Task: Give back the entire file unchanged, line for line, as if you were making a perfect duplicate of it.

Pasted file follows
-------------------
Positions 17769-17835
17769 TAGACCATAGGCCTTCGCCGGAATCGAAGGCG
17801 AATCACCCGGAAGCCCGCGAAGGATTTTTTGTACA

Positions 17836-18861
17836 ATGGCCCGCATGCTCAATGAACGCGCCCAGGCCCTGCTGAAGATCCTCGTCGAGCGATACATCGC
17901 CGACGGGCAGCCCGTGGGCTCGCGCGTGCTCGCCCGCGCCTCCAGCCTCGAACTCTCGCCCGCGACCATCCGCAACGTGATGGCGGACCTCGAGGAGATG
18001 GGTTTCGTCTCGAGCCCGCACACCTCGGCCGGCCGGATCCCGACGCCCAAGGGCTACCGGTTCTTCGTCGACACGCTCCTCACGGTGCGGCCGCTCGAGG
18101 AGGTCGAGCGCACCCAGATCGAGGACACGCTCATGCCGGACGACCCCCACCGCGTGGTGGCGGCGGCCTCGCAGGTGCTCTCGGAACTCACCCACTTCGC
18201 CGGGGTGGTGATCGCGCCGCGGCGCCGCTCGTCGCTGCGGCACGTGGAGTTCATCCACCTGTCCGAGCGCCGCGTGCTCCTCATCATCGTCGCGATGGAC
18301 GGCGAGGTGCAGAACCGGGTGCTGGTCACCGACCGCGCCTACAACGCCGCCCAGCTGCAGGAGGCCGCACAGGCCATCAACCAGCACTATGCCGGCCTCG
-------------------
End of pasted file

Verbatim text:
Positions 17769-17835
17769 TAGACCATAGGCCTTCGCCGGAATCGAAGGCG
17801 AATCACCCGGAAGCCCGCGAAGGATTTTTTGTACA

Positions 17836-18861
17836 ATGGCCCGCATGCTCAATGAACGCGCCCAGGCCCTGCTGAAGATCCTCGTCGAGCGATACATCGC
17901 CGACGGGCAGCCCGTGGGCTCGCGCGTGCTCGCCCGCGCCTCCAGCCTCGAACTCTCGCCCGCGACCATCCGCAACGTGATGGCGGACCTCGAGGAGATG
18001 GGTTTCGTCTCGAGCCCGCACACCTCGGCCGGCCGGATCCCGACGCCCAAGGGCTACCGGTTCTTCGTCGACACGCTCCTCACGGTGCGGCCGCTCGAGG
18101 AGGTCGAGCGCACCCAGATCGAGGACACGCTCATGCCGGACGACCCCCACCGCGTGGTGGCGGCGGCCTCGCAGGTGCTCTCGGAACTCACCCACTTCGC
18201 CGGGGTGGTGATCGCGCCGCGGCGCCGCTCGTCGCTGCGGCACGTGGAGTTCATCCACCTGTCCGAGCGCCGCGTGCTCCTCATCATCGTCGCGATGGAC
18301 GGCGAGGTGCAGAACCGGGTGCTGGTCACCGACCGCGCCTACAACGCCGCCCAGCTGCAGGAGGCCGCACAGGCCATCAACCAGCACTATGCCGGCCTCG